Patricia Cornwell, said in an edition of The Writer:

I cannot fully explain my fascination with violence, but I suspect it has to do with my fear of it … my writing is dark, filled with nightscapes and fear. Isolation and a sense of loss whisper throughout my prose like something perpetually stirring in the wind. It is not uncommon for people to meet me and find it incongruous that I write the sort of books I do.

I think what she says speaks to the old idea about why we want to look away from a car accident, but can’t. We are both drawn to and repelled by the horrible, wanting to understand it, fascinated by the killer who crosses the boundaries of society, but at the same time desiring safety from and ignorance of the terrible.

Her quote also addresses the concept of our double nature, how outwardly she may seem the last person to deal with violence, but inwardly she can explore the dark side of a character in her writing. This brings up the theme of surface appearance versus inner reality. A big influence on me was Thomas Harris’ The Silence of the Lambs. A brilliant psychiatrist, very sophisticated culturally, is in fact a murdering cannibal. This duality may also explain the current popularity of the serial killer character of Dexter in the books and TV show featuring him. He is a serial killer, who only kills killers. (I love that show).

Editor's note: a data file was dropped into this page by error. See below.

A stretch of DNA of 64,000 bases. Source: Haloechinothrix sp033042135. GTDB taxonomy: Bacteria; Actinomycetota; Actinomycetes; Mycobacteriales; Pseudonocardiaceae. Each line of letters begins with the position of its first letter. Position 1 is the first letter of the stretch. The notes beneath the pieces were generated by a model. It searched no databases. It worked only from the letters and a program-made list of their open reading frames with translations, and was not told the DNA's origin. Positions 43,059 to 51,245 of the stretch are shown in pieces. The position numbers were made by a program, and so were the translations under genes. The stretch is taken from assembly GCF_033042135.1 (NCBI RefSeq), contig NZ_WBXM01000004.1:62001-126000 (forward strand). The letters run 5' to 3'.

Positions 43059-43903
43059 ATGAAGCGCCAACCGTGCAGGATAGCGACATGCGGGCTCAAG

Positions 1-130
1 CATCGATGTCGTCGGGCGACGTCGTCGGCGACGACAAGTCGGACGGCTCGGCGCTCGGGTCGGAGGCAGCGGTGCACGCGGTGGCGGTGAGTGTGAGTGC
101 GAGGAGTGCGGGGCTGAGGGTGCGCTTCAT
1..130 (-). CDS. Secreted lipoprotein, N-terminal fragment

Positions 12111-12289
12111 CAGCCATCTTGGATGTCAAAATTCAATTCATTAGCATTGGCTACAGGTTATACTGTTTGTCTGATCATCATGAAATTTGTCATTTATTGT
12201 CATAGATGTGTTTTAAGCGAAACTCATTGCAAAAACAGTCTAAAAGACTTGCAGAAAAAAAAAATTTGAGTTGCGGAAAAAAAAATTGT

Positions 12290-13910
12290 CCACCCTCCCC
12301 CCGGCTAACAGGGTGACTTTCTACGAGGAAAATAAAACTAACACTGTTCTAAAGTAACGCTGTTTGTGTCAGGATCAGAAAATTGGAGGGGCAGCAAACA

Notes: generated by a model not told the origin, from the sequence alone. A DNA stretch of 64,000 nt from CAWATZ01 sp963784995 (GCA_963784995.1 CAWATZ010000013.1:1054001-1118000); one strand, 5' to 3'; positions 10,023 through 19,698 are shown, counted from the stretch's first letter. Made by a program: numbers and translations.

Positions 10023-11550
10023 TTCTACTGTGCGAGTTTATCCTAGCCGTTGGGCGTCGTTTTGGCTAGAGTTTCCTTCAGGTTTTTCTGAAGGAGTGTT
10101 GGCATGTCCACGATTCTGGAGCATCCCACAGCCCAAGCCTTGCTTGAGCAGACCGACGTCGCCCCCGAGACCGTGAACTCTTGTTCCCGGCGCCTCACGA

Does this mean that mystery and crime writers have a dangerous side, or are we just able to explore and work out our demons through our writing?

Gus Cileone
www.augustuscileone.com
A Lesson in Murder

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Two thoughts: first, Ms. Cornwell aggrandizes herself, a bit. Second, I can only speak for myself, but part of the reason I kill people on the page is that it's impolite to do so in reality.
"Isolation and a sense of loss whisper throughout my prose like something perpetually stirring in the wind." -- P. Cornwell

Wonder if she's going to blurb herself on the next book?
I think she already has...
It's the same reason horror remains a popular genre.

And how many crime authors also enjoy horror? I'd raise my hand.
We work it out through the writing, but we also set the world straight on its axis in that the "bad" guy gets caught and brought to justice and so the world is set right.

Unfortunately, more often than not justice is not found for the victims in real life.

Deirdre
I agree with 'being able to explore and work out our demons through our writing.' I also, however, have to agree with 'that it's impolite to do so in reality.' Somehow, I think too that even though we go deep at times into the mind of the depraved, putting it down on paper distances us from the reality of it. That sounds nutty when I read it back, but it makes sense to me; it's just hard to explain.

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